Everyone lines up at one end of the dojo, about 5 groups a time. First drum beat, KIAI, second start. Once the first group is half way across the dojo, the next group starts. Attack going one way, rest while the rest of the people do theirs,  receive going in the opposite direction. 

Each begins with a large kiai, on the sound of the drum strike men followed by tai-atari (body check), as your opponent steps back do the following:

  • Attack men with large cuts on each step. Finish with one big cut and go past opponent. 
  • Strike Kote-men quickly with small cuts. Finish with one big men cut and go past opponent.
  • Kirikaeshi for the length of the hall. Finish with a large men cut and pass opponent. (This is sometimes extened and students do 3 lengths of the hall).

Final suburi and rei. 

The students line up once more and do 50 haya-suburi while still wearing bogu. This set of suburi wraps up an excellent keiko session. Once the final rei is finished students line up to thank the sensei or sempai with whom they practiced.

My experience so far

I have been blown away with the level of intensity of the practice.

For me what really sets schools like Waseda, Tsukuba (where I have also attended practice) Kokushikan and Nittaidai apart from others is the bringing together of top players from all around the country to practice, inspire and compete against each other. The speed, level of focus, aggression and technical proficiency of these players is incredible, and some of the team members, know as "regulars" display kendo that would make 6th and 7th dan sensei envious.

The students give 200% from the very start. And despite there being more than 100 people practice runs smoothly every time and no one slacks off. On top of that the attitude of the all of the students, especially the first and second years, is fantastic.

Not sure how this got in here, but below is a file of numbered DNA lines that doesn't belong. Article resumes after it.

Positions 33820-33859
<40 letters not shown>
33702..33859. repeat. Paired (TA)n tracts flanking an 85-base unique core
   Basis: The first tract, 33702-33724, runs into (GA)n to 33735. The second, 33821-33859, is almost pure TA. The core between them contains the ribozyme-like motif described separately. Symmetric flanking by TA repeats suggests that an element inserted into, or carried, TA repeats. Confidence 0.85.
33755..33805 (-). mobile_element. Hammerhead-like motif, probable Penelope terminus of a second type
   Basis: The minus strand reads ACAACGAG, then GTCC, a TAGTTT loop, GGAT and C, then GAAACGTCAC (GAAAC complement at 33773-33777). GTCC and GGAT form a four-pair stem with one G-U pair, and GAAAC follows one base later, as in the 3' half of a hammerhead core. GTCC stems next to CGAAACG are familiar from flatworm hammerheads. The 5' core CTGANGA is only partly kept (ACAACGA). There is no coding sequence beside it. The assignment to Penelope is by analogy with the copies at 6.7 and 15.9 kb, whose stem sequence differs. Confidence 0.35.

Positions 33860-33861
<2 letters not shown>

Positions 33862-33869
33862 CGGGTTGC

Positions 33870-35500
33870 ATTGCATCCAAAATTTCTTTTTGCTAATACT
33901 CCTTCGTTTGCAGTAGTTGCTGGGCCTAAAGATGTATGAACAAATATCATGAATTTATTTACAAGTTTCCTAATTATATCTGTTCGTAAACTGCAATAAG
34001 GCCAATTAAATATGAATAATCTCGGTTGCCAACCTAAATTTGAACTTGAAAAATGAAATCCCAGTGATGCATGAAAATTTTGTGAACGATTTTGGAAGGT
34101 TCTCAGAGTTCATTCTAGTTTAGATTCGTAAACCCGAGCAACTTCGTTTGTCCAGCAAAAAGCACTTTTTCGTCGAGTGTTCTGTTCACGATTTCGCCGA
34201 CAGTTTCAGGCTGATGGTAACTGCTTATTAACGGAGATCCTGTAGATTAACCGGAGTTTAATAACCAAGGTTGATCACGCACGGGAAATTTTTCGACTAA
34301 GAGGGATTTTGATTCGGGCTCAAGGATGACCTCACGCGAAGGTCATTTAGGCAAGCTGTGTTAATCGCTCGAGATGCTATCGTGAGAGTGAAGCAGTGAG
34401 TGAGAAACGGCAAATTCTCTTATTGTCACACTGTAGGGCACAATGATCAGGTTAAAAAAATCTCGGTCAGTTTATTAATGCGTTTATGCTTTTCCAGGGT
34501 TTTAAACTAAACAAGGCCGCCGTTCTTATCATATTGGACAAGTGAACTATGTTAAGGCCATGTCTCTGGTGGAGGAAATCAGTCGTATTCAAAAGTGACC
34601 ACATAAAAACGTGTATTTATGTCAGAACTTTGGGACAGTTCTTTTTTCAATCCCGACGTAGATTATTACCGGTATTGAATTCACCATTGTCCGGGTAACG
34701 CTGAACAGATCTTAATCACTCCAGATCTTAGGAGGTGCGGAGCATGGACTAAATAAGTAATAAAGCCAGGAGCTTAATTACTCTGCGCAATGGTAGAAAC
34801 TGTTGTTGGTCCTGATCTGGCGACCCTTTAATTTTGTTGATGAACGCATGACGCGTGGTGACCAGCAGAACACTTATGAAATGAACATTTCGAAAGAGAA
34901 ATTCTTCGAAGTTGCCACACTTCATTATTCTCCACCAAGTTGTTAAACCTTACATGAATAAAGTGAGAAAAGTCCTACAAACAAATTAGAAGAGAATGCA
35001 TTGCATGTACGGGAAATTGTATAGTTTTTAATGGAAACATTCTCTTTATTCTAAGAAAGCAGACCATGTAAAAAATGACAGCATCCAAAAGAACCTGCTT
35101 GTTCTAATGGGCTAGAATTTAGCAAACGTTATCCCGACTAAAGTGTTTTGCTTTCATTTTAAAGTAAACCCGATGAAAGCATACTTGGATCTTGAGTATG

Once "men-tsuke"  is called they get their men on in less than five seconds and sprint to the senior students. They do this in the hope of getting into a group with a top level shiai player or a particular sempai who's style they wish to copy. 

During the kihon practice the junior students constantly bow to and thank their seniors. The seniors repay this attitude with feedback. Small adjustments to posture, timing, cutting method, zanshin, pushing the student to be more fierce etc. The senior students give invaluable advice and share the experience they have gained through their own practice and from Sensei.

In the competitive environment of one of these dojos the students really have to take charge of their own kendo, ensuring that they get the most out of every practice session by getting in the best group, or making it to the most people during ji-geiko.

For me personally the practice has been extremely tiring! I usually practice in a very small and often crowded dojo which is quite narrow, (smaller than a shiai-jo!!) so we don't practice oikomi or other long footwork too often.

At Nittaidai I have to push past my opponent at speed during kihon practice and while I'm really enjoying being able to really open up without worrying about slamming into the wall, I'm usually knackered quite quickly!

I have been lucky to do keiko with the Sensei and some of the regulars in my first few practice sessions. The ji-geiko with the Sensei has been good, they push me to be aggressive, give a little feedback and then allow me to do kakarigeiko.

Keiko with the students has been another experience all together! Move and your hit! I watched the club captain decimate 3 or 4 students while waiting my turn. He turned it down a little for me, but he was still completely dominant through out the keiko. No matter what I tried he was able to move his body or deflect my shinai and make a thumping counter attack. I will be watching his kendo closely!

That's all for this post, I hope to write a bit more about Nittaidai over the next year or so. Hopefully the posts wont be so wordy! 

Thank you as always for reading!



  1. Thanks, great report, very accurate, it is very useful for those who never experienced this type of keiko.

    1. Donatella, thanks for your comment!
      I think it is definitely the attitude of the people practicing that makes it special!

  2. Thanks for your report!

    We should follow their spirt and apply that in our training session too!

    1. Frank, thank you for your comment.

      the students attitude and spirit during keiko is fantastic. I will try to take a video of the warm up to show everyone what the energy is like.

  3. wow, this sounds like a lot of sweat and a lot of fun :)